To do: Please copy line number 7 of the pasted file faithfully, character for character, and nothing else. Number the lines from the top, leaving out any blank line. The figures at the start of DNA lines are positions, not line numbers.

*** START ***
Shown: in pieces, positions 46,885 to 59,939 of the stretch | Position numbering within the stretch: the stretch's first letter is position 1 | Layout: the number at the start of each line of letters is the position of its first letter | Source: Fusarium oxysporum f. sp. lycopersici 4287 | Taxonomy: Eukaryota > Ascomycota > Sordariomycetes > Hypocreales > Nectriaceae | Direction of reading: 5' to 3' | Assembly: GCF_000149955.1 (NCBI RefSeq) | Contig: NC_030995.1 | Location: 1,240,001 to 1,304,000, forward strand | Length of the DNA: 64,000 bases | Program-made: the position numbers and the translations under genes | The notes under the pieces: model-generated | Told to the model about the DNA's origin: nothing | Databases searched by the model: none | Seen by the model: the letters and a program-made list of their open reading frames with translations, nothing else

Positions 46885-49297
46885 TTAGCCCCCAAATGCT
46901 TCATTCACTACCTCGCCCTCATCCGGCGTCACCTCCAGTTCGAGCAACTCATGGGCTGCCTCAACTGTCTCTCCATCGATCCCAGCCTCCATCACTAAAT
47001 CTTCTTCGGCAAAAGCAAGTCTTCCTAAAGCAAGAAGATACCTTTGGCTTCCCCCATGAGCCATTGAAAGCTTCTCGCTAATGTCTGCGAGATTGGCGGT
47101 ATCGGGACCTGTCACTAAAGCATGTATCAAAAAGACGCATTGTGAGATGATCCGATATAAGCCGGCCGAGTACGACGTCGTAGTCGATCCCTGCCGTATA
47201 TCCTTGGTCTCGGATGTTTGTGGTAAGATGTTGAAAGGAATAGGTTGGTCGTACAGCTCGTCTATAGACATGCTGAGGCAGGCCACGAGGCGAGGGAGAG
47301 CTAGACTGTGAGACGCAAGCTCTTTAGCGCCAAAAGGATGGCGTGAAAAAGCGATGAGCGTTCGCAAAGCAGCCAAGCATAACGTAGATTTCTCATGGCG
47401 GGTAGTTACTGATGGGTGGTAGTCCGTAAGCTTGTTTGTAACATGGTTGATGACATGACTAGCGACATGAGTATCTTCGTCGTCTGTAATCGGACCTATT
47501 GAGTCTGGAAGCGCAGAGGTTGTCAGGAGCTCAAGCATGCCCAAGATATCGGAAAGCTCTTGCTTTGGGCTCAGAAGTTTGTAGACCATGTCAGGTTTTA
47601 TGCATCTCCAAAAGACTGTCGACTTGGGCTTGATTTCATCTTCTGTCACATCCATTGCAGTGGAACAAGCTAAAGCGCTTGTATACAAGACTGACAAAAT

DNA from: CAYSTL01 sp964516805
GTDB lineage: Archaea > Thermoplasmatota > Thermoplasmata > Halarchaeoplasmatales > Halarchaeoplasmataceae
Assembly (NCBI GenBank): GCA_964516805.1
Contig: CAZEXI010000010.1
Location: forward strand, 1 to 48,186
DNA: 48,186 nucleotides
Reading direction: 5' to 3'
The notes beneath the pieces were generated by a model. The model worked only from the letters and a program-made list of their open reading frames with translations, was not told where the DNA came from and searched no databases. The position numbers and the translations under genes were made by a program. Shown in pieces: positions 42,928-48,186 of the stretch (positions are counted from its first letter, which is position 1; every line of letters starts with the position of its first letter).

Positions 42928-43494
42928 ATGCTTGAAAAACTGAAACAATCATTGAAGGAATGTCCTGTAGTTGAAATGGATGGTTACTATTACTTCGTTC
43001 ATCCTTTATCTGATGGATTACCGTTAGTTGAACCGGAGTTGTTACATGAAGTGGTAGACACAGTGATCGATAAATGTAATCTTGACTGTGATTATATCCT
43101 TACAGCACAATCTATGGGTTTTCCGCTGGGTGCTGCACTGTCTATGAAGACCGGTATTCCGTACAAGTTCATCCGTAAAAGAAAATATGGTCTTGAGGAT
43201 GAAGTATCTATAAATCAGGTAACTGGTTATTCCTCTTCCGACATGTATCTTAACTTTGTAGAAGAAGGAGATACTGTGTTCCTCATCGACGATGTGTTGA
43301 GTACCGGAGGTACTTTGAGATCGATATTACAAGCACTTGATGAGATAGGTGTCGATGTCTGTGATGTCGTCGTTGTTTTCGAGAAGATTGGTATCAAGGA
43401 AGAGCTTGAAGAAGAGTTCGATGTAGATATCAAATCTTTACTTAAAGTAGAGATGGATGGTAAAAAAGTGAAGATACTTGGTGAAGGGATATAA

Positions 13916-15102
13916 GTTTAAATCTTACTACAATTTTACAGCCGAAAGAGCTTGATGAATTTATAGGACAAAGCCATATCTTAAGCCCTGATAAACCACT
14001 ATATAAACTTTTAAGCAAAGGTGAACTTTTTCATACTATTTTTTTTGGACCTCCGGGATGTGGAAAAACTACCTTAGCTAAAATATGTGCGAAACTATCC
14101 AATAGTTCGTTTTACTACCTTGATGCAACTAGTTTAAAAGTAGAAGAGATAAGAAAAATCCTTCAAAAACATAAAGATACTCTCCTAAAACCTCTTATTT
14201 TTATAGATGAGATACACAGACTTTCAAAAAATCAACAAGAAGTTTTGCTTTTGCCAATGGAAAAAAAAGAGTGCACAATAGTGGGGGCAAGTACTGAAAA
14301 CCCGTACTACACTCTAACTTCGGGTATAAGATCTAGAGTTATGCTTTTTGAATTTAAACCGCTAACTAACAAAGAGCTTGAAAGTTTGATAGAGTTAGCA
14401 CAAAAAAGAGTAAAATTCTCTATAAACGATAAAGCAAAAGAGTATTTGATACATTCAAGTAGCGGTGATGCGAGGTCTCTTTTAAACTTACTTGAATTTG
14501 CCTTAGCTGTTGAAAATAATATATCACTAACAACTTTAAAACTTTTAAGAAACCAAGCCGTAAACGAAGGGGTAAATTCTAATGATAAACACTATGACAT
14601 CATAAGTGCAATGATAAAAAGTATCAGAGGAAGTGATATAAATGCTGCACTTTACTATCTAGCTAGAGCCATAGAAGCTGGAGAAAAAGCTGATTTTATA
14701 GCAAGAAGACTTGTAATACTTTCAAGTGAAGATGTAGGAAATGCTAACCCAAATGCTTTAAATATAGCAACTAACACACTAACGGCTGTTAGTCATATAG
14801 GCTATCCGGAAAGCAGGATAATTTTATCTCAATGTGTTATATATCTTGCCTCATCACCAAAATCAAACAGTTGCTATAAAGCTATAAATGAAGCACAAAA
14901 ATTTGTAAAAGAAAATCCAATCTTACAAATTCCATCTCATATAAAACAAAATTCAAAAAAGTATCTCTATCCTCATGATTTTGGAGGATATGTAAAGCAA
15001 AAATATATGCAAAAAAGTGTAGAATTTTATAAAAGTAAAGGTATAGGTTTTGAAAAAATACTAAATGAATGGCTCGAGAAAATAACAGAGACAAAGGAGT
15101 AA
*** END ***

47201 TCCTTGGTCTCGGATGTTTGTGGTAAGATGTTGAAAGGAATAGGTTGGTCGTACAGCTCGTCTATAGACATGCTGAGGCAGGCCACGAGGCGAGGGAGAG